The Rebbe never was “Chezkas Moshiach”, as he never fulfilled the criteria set out my the Rambam [despite the ‘psak din’ to the contrary, which by taking the Rambam’s words out of their literal context actually goes against the Rebbe’s own view]. When we speak of the Rebbe as Moshiach we are not referring to a halachik status but a spiritual status, which has more to do with the Rebbe’s soul than his body. According to Chassidus and Kabbalah the leader of each generation’s soul is connected to the soul of Moshe Rabbeinu and Moshiach. As the medresh says “he is the first redeemer and he is the last redeemer.”
To take this spiritual idea and put it into halachik terms is to misunderstand it entirely. Of course, ultimately the soul of Moshiach will be invested within the body of the Halachik Moshiach. But to suggest that someone carries the soul of Moshiach does not mean that they will certainly be the ultimate Moshiach. Halacha cannot be established on the basis of Kabbalah or Chassidus.
To conclude: While the Rebbe is believed by all Lubavitchers to have carried the soul of Moshiach, that by no means established him with certainty as the ultimate Moshiach according to Halacha. On the other hand, the soul is eternal and the Rebbe’s soul will therefore always be associated with the soul of Moshiach. However, who will actually be the ultimate Moshiach, the physically manifest and final redeemer, can only be established based on the Halachic criteria of the Rambam, which as mentioned earlier the Rebbe never fulfilled.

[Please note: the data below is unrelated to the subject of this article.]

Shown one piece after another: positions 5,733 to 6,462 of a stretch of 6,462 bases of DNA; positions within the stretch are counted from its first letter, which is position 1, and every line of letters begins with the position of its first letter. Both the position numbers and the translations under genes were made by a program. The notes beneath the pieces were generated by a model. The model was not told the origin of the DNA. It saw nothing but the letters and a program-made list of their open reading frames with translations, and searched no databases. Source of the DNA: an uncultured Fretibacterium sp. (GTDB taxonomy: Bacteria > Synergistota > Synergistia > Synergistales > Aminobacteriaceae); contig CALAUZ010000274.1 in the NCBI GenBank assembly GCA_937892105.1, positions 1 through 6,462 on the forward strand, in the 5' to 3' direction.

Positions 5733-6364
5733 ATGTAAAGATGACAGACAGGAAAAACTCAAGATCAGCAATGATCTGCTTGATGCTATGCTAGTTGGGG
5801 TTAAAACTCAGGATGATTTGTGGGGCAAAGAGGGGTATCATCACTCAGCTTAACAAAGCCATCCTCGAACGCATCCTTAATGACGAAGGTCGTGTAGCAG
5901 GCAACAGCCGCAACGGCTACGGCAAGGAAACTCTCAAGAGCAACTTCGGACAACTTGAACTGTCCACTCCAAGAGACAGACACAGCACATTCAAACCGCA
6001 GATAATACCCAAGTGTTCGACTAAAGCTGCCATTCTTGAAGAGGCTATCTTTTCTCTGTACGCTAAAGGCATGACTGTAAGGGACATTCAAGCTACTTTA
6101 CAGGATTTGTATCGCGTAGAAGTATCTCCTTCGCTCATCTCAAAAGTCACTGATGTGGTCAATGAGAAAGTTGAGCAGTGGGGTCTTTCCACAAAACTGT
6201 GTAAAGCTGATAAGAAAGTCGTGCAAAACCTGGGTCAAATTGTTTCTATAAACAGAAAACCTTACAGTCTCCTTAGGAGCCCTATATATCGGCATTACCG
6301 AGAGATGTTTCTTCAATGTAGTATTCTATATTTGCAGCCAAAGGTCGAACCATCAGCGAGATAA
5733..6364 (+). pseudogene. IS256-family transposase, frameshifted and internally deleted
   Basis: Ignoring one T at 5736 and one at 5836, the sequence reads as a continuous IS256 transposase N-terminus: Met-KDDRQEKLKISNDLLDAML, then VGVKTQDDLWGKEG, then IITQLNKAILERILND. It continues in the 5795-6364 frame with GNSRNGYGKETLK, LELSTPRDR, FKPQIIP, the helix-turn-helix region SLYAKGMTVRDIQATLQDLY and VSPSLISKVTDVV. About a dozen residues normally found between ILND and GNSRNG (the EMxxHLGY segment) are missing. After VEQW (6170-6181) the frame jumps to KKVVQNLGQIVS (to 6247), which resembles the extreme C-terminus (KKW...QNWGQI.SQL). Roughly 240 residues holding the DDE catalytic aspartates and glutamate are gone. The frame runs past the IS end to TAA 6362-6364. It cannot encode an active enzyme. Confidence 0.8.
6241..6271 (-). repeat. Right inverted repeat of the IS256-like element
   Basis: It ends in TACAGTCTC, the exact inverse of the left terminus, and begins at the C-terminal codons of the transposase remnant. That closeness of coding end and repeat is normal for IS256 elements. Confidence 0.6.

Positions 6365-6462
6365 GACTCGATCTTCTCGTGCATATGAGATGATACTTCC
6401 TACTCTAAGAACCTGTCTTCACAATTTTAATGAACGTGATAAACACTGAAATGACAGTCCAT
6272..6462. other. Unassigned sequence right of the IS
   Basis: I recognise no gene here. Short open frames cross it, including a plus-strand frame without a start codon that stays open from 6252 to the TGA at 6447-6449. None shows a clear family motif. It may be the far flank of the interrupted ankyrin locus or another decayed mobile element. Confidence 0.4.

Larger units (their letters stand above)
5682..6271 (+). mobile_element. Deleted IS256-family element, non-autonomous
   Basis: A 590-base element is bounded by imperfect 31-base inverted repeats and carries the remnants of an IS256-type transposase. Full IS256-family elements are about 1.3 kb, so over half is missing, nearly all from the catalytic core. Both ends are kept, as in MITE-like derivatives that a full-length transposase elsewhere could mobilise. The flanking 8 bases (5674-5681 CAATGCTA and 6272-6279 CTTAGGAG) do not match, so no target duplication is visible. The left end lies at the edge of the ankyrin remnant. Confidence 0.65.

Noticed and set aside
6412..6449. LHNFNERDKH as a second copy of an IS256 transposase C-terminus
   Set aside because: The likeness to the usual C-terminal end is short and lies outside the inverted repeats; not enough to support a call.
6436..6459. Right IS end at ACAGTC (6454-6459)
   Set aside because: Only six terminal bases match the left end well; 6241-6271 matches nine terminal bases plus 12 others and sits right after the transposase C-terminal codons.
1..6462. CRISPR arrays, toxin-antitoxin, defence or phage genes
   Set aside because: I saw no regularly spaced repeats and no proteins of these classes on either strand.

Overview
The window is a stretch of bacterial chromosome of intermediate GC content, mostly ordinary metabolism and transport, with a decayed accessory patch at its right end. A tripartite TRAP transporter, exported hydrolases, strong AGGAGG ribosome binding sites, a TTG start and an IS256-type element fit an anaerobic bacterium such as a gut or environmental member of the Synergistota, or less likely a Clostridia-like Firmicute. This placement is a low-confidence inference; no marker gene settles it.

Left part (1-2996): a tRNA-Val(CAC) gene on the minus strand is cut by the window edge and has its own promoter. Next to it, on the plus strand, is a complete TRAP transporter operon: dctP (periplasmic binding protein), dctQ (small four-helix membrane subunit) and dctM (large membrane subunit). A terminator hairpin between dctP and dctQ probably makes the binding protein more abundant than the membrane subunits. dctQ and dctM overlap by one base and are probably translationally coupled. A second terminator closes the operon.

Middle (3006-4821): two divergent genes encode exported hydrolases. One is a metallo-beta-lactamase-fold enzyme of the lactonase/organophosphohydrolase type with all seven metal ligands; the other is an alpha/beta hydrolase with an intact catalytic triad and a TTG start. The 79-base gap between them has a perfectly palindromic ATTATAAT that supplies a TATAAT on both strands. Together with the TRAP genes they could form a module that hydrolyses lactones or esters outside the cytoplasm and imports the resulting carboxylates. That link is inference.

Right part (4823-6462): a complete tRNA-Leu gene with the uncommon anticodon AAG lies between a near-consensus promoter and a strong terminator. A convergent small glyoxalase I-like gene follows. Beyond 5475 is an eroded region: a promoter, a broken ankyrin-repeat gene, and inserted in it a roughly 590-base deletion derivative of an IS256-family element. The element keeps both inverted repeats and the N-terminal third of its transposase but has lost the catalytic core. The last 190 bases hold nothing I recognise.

Rav Yoel Kahn, shlita, is the acknowledged expert on Chassidus Chabad of our generation and if he says that’s the way to understand the situation in the context of chassidus Chabad, the words of the Rebbe, halacha and the holy Torah, then indeed that’s the appropriate understanding.
But, as much as I’ve spoken to a number of mashpi’im and rabbai’im of Chabad on this topic, this is the first time I’ve heard that detailed level of explanation and understanding. It’s nuanced and sophisticated, and neither the nuance or sophistication is out among the common chassidim or the common leadership. It would be helpful if it was.